Friday 13 August 2021

Genre-Swap Short Story: Oh, Crumbs


My local writing group recently set a challenge, where we'd take a character from our books, plonk them into another genre and write a 500 word short story. So I took Ruth, my rom com heroine from the Beginner's Guide series (I was working on A Beginner's Guide To Family Life at the time) and popped her into a Downton Abbey-style historical setting. Ruth doesn't react too well to authority so it was a lot of fun to write and see how she'd handle being a maid in a manor house.

Oh, Crumbs

Oh, crumbs. Literally. I had little morsels scattered down my apron and Lady Shuttleworth was standing in the doorway of the library, her voice so crisp and icy it made the temperature in the room plummet.

    ‘What on earth are you doing in here?’
    I didn’t dare turn around. Not while my apron was littered with the evidence of the pilfered biscuit. It had seemed like a fun idea as I’d swiped the still-warm biscuit from the kitchen, relishing the little yelp of shock when Quinn spied the misdeed. Her hand covered her mouth, her eyes widening as I slipped the biscuit into my pocket. The new scullery maid was jumpy and fragile, as though a stern look could shatter her into a million pieces. She hadn’t yet learned to push the boundaries at Woodgate Manor, that these little acts of defiance were thrilling and gave a jolt of pleasure that counteracted – briefly – the drudgery of scrubbing pans and emptying chamber pots.
    But only as long as you didn’t get caught.
    I still didn’t dare turn around, but I could hear the tap of Lady Shuttleworth’s foot. I’d attempted to brush the crumbs away, with tiny, covert movements, but the room was dark, even with the door wide open, and I wasn’t convinced I’d managed to rid myself of the damning evidence.
    ‘I was looking for a bible, m’Lady.’ Leaning over to peer at the bookshelves, I furtively swiped at my apron. ‘But I cannot find one anywhere in the house.’
    My tone was innocent, but my words were shaming. Lady Shuttleworth stepped back, allowing more light to flood into the library. I had a quick peep down at my apron. I couldn’t see any crumbs, but the eagle-eyed lady of the house would pounce at the tiniest fragment.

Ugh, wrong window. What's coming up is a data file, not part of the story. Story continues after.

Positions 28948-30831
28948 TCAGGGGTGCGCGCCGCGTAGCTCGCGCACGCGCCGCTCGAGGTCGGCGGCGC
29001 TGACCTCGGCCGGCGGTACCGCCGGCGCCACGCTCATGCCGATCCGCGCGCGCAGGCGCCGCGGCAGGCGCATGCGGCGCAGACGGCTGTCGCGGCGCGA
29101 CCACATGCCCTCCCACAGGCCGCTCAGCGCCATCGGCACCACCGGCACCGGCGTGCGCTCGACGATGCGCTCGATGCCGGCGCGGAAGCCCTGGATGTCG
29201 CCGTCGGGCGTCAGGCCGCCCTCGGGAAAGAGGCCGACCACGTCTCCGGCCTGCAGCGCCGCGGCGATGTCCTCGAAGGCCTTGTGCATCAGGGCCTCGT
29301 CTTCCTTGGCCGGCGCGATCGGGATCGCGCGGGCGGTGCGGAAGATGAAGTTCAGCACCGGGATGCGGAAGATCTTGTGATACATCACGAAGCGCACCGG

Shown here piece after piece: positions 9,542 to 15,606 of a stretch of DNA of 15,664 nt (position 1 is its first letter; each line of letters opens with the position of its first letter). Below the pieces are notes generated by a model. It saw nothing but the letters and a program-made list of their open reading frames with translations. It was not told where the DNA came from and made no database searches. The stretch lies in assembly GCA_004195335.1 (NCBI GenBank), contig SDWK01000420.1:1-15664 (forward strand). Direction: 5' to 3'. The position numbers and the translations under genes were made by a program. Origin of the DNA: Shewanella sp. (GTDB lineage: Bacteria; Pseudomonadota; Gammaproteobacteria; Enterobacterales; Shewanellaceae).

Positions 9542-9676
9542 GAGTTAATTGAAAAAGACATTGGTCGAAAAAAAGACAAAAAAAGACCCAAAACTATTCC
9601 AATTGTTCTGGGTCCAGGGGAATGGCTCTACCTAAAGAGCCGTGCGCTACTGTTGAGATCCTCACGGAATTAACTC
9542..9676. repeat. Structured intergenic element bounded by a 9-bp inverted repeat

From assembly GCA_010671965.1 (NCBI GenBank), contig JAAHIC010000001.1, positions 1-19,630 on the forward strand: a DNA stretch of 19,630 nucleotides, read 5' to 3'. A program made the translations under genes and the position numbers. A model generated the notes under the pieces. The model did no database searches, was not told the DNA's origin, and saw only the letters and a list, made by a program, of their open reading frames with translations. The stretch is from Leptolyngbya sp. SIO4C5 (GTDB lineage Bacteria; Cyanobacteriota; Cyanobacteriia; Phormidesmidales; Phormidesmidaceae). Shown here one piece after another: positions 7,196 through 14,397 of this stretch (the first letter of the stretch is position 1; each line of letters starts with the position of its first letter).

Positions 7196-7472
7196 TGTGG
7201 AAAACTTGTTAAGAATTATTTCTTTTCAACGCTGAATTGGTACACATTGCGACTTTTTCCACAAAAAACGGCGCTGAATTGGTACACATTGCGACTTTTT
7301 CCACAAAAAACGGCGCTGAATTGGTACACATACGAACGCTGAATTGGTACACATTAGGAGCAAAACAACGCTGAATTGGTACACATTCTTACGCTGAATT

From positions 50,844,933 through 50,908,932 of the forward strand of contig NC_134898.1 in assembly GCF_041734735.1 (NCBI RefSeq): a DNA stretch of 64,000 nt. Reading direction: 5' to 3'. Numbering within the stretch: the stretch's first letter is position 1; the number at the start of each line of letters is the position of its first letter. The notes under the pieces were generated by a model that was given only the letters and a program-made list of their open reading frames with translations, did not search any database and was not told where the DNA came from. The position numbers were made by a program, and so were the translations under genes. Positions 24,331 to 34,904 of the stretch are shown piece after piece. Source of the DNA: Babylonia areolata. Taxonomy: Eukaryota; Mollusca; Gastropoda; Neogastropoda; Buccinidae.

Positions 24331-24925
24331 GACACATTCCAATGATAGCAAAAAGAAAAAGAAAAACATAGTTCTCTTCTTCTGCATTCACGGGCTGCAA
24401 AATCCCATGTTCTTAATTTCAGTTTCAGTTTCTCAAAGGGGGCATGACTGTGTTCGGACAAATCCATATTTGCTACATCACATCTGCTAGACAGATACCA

‘Now isn’t the time. Lady Harper will be arriving soon for tea.’
    I almost snorted with derision but managed to catch myself in time. Lady Harper. The girl may have a husband now, but she’d always be Lindsay Shuttleworth to me. The girl whose hair I’d brushed every morning and helped to dress. The girl who’d hidden the little red marks at her throat with high necklines and scarves after a night at the funfair with her ‘respectable’ friends. The girl who’d begged me not to mention them. And I hadn’t said a word to anyone, not even to the other maids, even though the words were burning inside my mouth. Not that Lindsay – Lady Harper – was grateful. For any of it. The secrets I’d kept. The hair-brushing and the dressing. The chamber pots. Which is why nabbing one of those buttery, melt-in-the-mouth biscuits from the plate would be worth it, whatever the consequences.
    I turned, marching with my head held high from the library. Lady Shuttleworth watched me, eyes narrowed to mean little slits as I passed, but she didn’t utter a word. If there was a stray crumb, she hadn’t spotted it. I’d got away with it. Again.

If you'd like to read the Beginner's Guide series, you can find them on Amazon UK and Amazon US or you can buy signed copies here

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